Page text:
It’s an interesting thing. What I see as truth is not always what you see as truth. What I see as truth is not necessarily truth.
I realized this this week when something happened at work. One of the girls at work made several mistakes over the weekend and caused us to miss several calls. The dispatcher was upset about this and threw a hissy fit over it, adding a few other things into the mix. And she did not hold back in voicing her dissatisfaction. But as soon as the conversation started, it stopped. There was no discussion, and there was no rebuttal. She got to snap, and I got to be on the receiving end. And guess what? I wasn’t happy. In fact, I stewed about for a few days. Thinking about what I could have said, dwelling on expressing my dissatisfaction, wishing we could have screamed it out. And with every thought I felt God knocking on my heart, asking me to let it go. Because it wasn’t important. Because it was one moment. Because it was hostility from too many things happening at one time and bubbling over in an inappropriate way. Because I need to live above my feelings – which means forgiving quickly, even without an apology, and forgetting readily. But in that moment, and for the rest of that day, I was mad.
Because of my perspective. Because I felt like the victim. Because from where I sat, she was wrong and she needed to apologize. Because she needed to recognize that she overstepped the friendliness line and needed to atone.
Because of my perspective. Which definitely didn’t line up with God’s perspective. And as long as I insisted on holding onto my perspective and looking at it with my limited vision, there was no room for grace and forgiveness. There was no hope of change and growth. There was no way I could accept the situation for what it was – a momentary lapse on her part because there was too many issues to deal with at one time. And how do I know this? Not because I got an apology but because for the next three days she was back to her social, amenable self. No hint of animosity or anger or outrage on her part.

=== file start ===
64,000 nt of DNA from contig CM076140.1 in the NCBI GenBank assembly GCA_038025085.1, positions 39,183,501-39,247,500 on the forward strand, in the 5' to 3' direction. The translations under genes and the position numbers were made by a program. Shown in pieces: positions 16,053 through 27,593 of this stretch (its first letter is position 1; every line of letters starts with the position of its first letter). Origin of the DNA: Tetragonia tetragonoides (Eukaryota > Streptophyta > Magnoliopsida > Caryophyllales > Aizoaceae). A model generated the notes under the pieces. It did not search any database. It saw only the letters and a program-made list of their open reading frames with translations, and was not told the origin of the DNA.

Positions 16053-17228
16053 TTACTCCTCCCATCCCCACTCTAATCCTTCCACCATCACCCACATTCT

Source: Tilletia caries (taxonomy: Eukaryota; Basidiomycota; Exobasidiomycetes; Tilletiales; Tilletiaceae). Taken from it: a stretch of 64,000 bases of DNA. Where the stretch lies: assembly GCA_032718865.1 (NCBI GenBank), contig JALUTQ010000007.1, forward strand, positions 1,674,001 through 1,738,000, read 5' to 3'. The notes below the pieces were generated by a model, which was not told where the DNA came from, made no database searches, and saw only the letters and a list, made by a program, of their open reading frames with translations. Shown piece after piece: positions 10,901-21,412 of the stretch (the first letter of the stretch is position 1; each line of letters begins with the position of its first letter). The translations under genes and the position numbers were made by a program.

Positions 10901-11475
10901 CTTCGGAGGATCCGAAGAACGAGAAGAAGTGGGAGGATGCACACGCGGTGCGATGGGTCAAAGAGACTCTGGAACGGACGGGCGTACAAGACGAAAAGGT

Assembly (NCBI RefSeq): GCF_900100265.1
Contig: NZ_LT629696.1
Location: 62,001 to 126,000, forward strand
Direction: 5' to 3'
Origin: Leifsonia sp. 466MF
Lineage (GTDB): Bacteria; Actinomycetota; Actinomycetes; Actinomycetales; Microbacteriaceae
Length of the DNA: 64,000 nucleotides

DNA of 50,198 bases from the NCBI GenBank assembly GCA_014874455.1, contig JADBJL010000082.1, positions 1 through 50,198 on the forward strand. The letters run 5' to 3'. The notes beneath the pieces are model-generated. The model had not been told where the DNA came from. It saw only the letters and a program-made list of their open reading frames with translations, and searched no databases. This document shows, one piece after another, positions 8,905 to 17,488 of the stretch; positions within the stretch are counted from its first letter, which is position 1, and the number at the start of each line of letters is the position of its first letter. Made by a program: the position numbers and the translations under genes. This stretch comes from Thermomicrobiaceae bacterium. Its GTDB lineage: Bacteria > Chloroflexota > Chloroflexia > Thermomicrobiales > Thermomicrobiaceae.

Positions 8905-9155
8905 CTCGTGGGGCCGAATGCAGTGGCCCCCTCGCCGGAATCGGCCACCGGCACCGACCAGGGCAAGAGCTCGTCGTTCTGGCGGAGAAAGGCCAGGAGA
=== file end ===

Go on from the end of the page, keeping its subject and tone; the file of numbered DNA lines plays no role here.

But because of my perspective, I made it bigger and worse than it really was.
And I’m not alone. Everyone has those moment where they don’t see things as they really are.
Gideon is a great example. This Israelite was hiding from the tormenting Midianites, hoping to provide enough wheat to feed his family. As he crouched down in the sunken winepress, the Lord comes to him and calls him “you mighty man of valor” (Judges 6:12). He is scared and cowering, and God comes to him to call him out as the leader of Israel. He tells him “Go in this might of yours, and you shall save Israel from the hand of the Midianites” (Judges 6:14). What might? What strength? What confidence? He actually uses this argument with God, trying to persuade Him to choose someone more qualified and better suited to the job. He tries to convince God that he is the wrong man by reminding God that “Indeed my clan is the weakest in Manasseh, and I am the least in my father’s house” (Judges 6:15).
He had a limited perspective – of himself, of his people, and of God. He had a mindset of defeat because he probably only knew slavery, battle, and hardship from Israel’s cycle of disobedience, capture, and rescue. His perspective was so bad that he actually had the audacity to tell God He was wrong. Yeah, Gideon went there. And God didn’t smite him. God talked to him and worked him through it, getting Gideon to the point where he believed and he moved in God’s direction.
And that’s all God is asking of us. To move in His direction. To decide that maybe our perspective is skewed, limited, clouded, blinded, or unfocused. To step out in faith toward Him that things need to be – and will be – different when we let God get involved in our lives. To focus our perspective on Him and let Him define us – to call us out by His love, to guide us with His loving hand, and to walk with us through the pain of change.
Because His perspective is so much broader, bigger, and blessed than our human reasoning can understand or see (Isaiah 55:8-9). Because He has called us adopted, beloved, and precious to Him (Ephesians 1:3-6). Because we are stronger, tougher, and braver than we could ever imagine (2 Corinthians 4:8-9). Because we have a calling, destiny, and ministry on our lives (Matthew 5:14-16). Because He is more powerful than any fear, doubt, and shame we experience (Ephesians 3:20).
Because you are capable of so much more than you think possible. You can walk on water (Matthew 14:28-29) – meaning you can overcome anything thrown at you (1 John 5:4), you can have peace at all times (Philippians 4:7), and you can stand firm and confident no matter what happens (Ephesians 6:10-13).
Just like Gideon, your perspective can change. You can hope in God continually. You can walk in grace constantly. You can live by faith confidently. You can pray boldly, live boldly, talk boldly. Because you know God always has your best interest at heart and will uphold you, guide you, and empower you.
So what’s your perspective? How do you see yourself? How do you see others? It’s a new year and a great time to start looking at things differently.
Marie Fremin 1/2/16